Problem animals a human problem
People have always been drawn to the wilderness ” to fish, to hike, to view wildlife. While the chances of seeing a bear or lion are rare, many nature lovers like me enjoy knowing these predators exist, and are doing their part to keep nature in balance.
As a wildlife communicator, I have spent much of my career contemplating wildlife and its wild ways. I have learned that we play a vital role in its existence. But our wildlife species are changing ” largely because of people. Those changes have profound implications for all of us.
For people trying to understand those changes, Snowmass will be an important place during the coming week because it will host the Association of Fish and Wildlife Agencies’ annual conference. I will be there along with more than 600 communicators, scientists and decision makers from around the nation, hoping to learn more.
As we look out on the landscape where bears and lions make their home, the wilderness appears so vast it’s hard to believe we could alter its inhabitants. But, we are. As we move closer into the wilderness, fail to use bear proof trash containers and allow our pets to roam, wildlife is becoming habituated to us. We grossly underestimate the power we have to drive change ” both good and bad ” in our natural world.
Today, wildlife conflicts occur at an alarming rate. We affect nature by destroying the animals that we turn into problem cases. We call them “problem animals” because it is not their normal behavior to get so close to humans and cause problems.
Do we want to do away with them like the Eastern Puma, which was decimated by the effects of human encroachment? Most experts agree: It’s the human environment we’re creating that cannot support wildlife. Thus, we’re forced to kill aggressive animals.
Statistically, people are safe from bears, lions and other predatory animals. In fact, many experts say you have a greater chance of being struck by lighting than of being attacked.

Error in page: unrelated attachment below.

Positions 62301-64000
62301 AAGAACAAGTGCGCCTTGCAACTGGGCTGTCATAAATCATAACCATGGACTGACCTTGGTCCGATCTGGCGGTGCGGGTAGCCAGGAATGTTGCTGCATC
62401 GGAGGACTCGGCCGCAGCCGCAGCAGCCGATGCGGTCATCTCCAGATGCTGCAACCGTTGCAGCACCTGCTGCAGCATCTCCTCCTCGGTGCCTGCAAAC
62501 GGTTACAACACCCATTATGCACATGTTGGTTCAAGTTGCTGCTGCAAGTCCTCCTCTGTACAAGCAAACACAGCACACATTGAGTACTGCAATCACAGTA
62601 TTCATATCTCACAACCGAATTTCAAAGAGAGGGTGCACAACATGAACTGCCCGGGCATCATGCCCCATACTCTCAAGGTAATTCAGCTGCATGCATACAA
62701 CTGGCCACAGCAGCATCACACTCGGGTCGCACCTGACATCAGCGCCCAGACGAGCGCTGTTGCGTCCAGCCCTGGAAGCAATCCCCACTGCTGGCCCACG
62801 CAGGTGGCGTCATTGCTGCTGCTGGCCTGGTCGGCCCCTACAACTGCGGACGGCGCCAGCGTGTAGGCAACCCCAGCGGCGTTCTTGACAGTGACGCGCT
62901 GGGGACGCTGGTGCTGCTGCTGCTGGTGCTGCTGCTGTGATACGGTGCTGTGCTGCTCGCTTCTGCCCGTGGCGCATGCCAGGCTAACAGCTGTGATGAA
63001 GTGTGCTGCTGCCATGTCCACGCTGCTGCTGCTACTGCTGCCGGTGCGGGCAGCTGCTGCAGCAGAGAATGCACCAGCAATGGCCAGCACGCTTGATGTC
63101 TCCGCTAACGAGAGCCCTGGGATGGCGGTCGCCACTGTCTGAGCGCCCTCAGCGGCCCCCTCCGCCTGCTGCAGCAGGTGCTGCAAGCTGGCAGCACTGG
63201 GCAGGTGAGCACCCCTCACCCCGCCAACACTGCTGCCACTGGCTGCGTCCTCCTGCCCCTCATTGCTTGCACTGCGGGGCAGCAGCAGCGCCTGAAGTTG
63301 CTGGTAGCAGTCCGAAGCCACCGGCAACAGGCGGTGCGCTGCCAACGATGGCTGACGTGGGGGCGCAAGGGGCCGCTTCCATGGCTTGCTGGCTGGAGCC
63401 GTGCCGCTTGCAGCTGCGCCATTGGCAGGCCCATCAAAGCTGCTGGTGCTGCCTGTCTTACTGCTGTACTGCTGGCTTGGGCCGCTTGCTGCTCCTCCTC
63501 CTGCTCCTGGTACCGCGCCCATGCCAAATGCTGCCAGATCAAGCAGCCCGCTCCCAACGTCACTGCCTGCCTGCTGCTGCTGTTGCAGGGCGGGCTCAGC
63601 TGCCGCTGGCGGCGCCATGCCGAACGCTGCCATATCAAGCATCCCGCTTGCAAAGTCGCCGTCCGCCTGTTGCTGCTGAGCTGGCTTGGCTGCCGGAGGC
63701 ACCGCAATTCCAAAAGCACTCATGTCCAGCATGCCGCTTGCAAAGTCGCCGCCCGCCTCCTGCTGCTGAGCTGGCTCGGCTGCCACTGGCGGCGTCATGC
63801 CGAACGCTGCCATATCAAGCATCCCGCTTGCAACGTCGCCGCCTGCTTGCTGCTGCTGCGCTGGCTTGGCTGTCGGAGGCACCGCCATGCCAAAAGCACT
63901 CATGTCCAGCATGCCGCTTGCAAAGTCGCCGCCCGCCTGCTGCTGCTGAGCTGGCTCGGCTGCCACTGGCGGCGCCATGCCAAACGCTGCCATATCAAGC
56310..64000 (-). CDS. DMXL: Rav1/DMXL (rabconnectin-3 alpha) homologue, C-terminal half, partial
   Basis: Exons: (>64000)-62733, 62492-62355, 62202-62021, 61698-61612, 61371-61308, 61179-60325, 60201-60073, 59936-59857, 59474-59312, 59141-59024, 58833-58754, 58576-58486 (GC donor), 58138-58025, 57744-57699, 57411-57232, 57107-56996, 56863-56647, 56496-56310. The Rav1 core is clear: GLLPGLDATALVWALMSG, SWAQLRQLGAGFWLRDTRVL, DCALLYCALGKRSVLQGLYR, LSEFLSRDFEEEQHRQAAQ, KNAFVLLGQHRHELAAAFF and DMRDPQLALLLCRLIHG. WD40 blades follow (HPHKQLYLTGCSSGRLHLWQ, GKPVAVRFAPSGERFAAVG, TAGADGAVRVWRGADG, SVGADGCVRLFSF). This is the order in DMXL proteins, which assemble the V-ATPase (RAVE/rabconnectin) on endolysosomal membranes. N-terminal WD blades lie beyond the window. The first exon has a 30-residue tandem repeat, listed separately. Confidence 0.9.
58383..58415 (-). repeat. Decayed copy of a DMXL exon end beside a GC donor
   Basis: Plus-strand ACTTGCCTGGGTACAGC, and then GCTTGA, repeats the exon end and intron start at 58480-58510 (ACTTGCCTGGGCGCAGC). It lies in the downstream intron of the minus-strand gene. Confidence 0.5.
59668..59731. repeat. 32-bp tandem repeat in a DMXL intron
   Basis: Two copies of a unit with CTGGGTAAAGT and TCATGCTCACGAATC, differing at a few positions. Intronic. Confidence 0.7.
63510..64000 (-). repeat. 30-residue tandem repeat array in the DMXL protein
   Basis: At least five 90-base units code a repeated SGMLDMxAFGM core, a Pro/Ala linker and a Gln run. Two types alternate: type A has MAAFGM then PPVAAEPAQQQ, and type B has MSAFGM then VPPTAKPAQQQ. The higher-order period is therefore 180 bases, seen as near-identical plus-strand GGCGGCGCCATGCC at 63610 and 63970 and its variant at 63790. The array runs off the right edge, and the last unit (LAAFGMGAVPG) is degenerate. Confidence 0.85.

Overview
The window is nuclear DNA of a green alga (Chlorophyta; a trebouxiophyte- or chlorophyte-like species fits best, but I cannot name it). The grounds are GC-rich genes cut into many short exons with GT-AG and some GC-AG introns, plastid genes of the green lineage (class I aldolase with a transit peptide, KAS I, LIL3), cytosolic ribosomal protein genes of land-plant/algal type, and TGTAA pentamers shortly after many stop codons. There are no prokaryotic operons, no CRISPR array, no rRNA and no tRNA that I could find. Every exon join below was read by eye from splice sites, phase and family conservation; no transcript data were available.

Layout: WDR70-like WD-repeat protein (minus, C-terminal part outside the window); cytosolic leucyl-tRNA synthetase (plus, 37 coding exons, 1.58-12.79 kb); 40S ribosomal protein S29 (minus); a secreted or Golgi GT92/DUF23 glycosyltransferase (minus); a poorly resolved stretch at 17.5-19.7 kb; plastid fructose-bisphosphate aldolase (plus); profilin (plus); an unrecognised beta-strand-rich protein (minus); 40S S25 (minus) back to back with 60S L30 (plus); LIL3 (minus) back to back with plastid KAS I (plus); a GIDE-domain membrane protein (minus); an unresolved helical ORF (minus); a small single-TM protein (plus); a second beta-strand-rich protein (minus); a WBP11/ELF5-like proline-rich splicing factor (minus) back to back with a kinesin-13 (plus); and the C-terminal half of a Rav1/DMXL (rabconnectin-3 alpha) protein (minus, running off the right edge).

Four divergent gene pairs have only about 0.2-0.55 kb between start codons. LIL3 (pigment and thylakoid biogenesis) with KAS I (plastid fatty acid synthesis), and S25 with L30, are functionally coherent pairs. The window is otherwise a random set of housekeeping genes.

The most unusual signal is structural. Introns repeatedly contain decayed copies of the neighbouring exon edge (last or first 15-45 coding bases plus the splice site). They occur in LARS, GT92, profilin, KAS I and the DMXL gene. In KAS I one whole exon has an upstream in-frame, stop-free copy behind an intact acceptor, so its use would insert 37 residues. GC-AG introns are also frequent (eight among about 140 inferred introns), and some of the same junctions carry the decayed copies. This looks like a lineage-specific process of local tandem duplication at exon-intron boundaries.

The problem is that while predators are accustomed to roaming great distances and fairing quite well on natural food, development across the West has forced these animals into isolated habitats ” limiting their territory and pushing them closer to people. Wildlife attacks on humans are exceedingly rare but have increased in recent decades. When they occur, how do we handle them? Attendees of the wildlife conference will seek to answer this question and to learn from other states about how to deal with wildlife conflicts.
One thing is certain: Our respect for wildlife is connected intimately to the health of these species and the natural systems that sustain us and them. It is obvious to any citizen of Colorful Colorado that healthy wildlife populations not only play a role in our tourism economy, but also are an integral part of our understanding of nature.
I have no question about what will come if we don’t change our ways. If we continue to destroy these animals and the habitats they depend on, we will further weaken nature’s ability to remain sustainable.
If we are capable of making such profound changes to our environment, we can also change our behavior ” and keep wildlife wild.
Chamois Andersen is a communications consultant and former information officer for the California Dept. of Fish and Game and the Colorado Division of Wildlife. She will be moderating a wildlife conflicts media panel at the Sept. 17-22 Association of Fish and Wildlife Agencies’ annual conference in Snowmass.
Editor’s note: The dotComments column, normally published on Sundays, will return next week.
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